(1) These appeals were heard together, because the points of law that arise in them are substantially similar. They are directed against the judgments and decrees of the learned Subordinate Judge, Pudukottai in O. S. 7 of 1960 and O. S. 48 of 1959 respectively. The plaintiff is the appellant.
(2) App. No. 272 of 1961: In the suit O. S. No. 7 of 1960 to which this appeal relates the managing trustee of a Siva temple at Nachandupatti in the former Pudukottai State is the plaintiff and his prayer is to set aside the order of the respondent, the Commissioner, Hindu Religious and Charitable Endowments, Madras, declaring the suit temple to be a public temple. There is also a prayer in the alternative for declaring the Karaikars of seven Karais as the hereditary trustees of the suit temple. The contentions of the plaintiff were briefly the following:
Certain Nattukottai Chettiar families, 50 in number, who were Saivites by faith, founded the suit temple and brought a Sivalingam from Chidambaram and installed it therein. Subsequently, they renovated the temple at great cost. The temple is the exclusive private temple of these Nattukottai Chettiar families residing in Nachandupatti, and the members of other communities do not worship in the temple as of right. They could worship only with the consent of the aforesaid families. The said families belong to 5 out of 9 temple clans into which the Nattukottai Chettiar community are divided. The defendant Board denied the allegations. It contended that in any event, Nattukottai Chettiars of the Nachandupatti formed a section of the Hindu community, and therefore, a temple founded for their benefit, would fall within the definition of "Public temple" in S. 6(17) of Act XIX of 1951 (hereinafter called the Act) which corresponds to S. 6(25) of Act XXII of 1959.
(3) The learned Subordinate Judge found that there was no proper evidence to show that the 50 families of Nattukottai Chettiars founded the suit temple. The evidence before the learned Subordinate Judge showed that not merely Nattukottai Chettiars belonging to 5 out of the 9 temple clans residing in Nachandupatti had a right to worship, but Nattukottai Chettiars of the aforesaid 5 temple clans even from outside the village could worship in the temple as of right. That would suffice, in the view of the learned Subordinate Judge, the conclusion that the temple is a public one. There was also oral evidence that members of the Brahmin community also were allowed to worship in the temple without any let or hindrance, and according to the lower court they would go against the plaintiff's contention about the temple being private. The learned Subordinate Judge, thereafter found that the temple was a public temple. He also rejected the contention put forward by the plaintiff that the Nattukottai Chettiars of Nachandupatti formed a religious denomination and as such they could invoke Art. 26 of the Constitution in their favour. The suit was dismissed with costs. The plaintiff appeals from the above decision.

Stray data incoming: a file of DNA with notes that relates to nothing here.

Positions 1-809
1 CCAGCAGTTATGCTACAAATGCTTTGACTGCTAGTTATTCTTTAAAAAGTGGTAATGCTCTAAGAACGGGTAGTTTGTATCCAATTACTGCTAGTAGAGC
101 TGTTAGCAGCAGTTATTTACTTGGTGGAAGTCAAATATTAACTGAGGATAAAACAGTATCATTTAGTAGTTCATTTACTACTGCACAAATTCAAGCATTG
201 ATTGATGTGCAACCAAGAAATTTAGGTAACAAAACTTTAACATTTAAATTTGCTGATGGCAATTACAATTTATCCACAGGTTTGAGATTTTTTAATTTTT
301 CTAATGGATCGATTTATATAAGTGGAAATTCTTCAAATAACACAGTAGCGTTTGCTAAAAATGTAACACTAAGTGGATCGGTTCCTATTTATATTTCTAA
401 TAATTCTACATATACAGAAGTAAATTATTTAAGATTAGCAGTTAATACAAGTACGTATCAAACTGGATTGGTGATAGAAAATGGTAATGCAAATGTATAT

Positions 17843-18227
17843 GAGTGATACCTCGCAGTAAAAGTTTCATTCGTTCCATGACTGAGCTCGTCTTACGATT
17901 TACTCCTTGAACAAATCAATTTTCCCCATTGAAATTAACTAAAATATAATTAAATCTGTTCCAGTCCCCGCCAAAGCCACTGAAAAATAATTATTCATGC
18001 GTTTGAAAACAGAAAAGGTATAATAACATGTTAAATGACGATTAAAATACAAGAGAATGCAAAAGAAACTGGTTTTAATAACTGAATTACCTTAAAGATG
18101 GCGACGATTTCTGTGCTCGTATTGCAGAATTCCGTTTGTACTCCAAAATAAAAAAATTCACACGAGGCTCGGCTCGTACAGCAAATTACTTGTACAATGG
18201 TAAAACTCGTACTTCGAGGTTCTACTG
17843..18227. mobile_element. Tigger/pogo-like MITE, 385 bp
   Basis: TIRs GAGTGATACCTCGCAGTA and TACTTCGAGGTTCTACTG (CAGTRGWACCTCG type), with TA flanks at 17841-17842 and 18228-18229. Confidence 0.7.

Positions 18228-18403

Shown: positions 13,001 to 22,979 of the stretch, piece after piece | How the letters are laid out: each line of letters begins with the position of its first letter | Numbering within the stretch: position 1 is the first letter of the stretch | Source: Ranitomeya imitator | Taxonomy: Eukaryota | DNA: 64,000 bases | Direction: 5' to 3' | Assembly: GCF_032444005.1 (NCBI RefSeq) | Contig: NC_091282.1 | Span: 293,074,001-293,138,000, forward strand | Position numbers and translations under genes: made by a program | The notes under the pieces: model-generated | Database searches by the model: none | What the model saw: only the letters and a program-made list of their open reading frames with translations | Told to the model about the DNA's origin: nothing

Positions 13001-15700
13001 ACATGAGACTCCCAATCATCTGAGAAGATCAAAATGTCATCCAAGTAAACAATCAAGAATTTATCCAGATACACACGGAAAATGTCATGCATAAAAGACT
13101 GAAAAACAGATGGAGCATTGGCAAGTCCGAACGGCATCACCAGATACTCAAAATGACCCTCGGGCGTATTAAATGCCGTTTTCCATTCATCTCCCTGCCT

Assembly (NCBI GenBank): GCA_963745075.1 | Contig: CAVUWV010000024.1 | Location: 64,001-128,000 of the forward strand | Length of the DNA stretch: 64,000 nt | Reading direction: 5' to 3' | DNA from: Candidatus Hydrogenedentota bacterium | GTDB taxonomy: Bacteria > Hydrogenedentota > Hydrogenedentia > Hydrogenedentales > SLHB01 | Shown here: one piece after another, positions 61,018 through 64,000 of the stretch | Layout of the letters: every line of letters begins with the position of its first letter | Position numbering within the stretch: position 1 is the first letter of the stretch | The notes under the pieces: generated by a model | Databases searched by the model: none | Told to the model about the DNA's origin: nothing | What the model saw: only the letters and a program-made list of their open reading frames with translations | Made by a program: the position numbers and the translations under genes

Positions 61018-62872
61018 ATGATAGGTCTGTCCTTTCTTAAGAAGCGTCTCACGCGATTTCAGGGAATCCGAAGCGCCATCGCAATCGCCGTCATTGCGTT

(4) The point for determination in this appeal is whether the suit temple is a private one as claimed by the plaintiff.
(5) The principles for decision in such cases have been well established by several decisions of this court as well as of the Supreme Court. In the first place, unlike the temples in Malabar and in Kerala, there is a presumption in the case of temples in South India, that they are public, and the onus is on the party, who asserts their private nature, to prove it--Vide Ramaswami Jadaya Gounder v. Commr. H. R. and C. E., Madras, . This principle has been laid down many years ago in the Privy Council decision in Mundacheri Koman Nair v. Achuthan Nair, ILR 48 Mad 91: (AIR 1934 PC 230), and has been followed thereafter in the decisions of this High Court. Next, a temple dedicated for the user of a particular section of the Hindu community can be a public temple, as defined in the Hindu Religious and Charitable Endowments Act (S. 6(17)). An early decision on this subject is reported in Muthiah Chetti v. Perianan Chetti, 4 Mad LW 228: (AIR 1917 Mad 426). It dealt with a temple called Ilavathakudi temple which was claimed by certain families of Nattukottai Chettiars as their private temple. Sir John Wallis C. J. delivering the judgment of the Bench, observed--
"There is, therefore, in our opinion, no case for holding that the temple is the private property of the Ilayathakudi Kovil Nagarathars. Even if it had been shown that the temple was founded for the use of this particular section of the caste, which consists of several families not shown to be otherwise than very distantly related to one another, we should as at present advised, be inclined to hold that they are a section of the public......."
This decision has been followed by another Bench of this court in Ramanatha Iyer v. Board of Commrs. for Hindu Religious Endowments, Madras . It dealt with a temple in Palghat in Malabar, which was claimed by the Tamil brahmins residing in Nurani village as their private temple. The principle laid down in 4 Mad LW 228: (AIR 1917 Mad 426) was adopted by Govinda Menon J., who delivered the opinion of the Bench. This principle has also been applied in two recent judgments relating to temples in villages in Pudukottai State claimed by Nattukottai Chettiar community in those villages as their private temple. In A. S. No. 12 of 1958 (Mad), such a claim was put forward before a Bench of this court by members of that community for a temple in Kuruvaikkondanpatti village. The learned Judges observed--
"A place of public religious worship dedicated to the benefit of any section of the Hindu community or used as or right by any section of such community is a temple within the meaning of its definition under the Act. There cannot be any doubt that the Nagarathar community of the Kuruvikkondanpatti village is a section of the Hindu community. If the members of this community admittedly founded the temple for their benefit and were carrying on worship at that temple the statutory requirement is certainly complied with."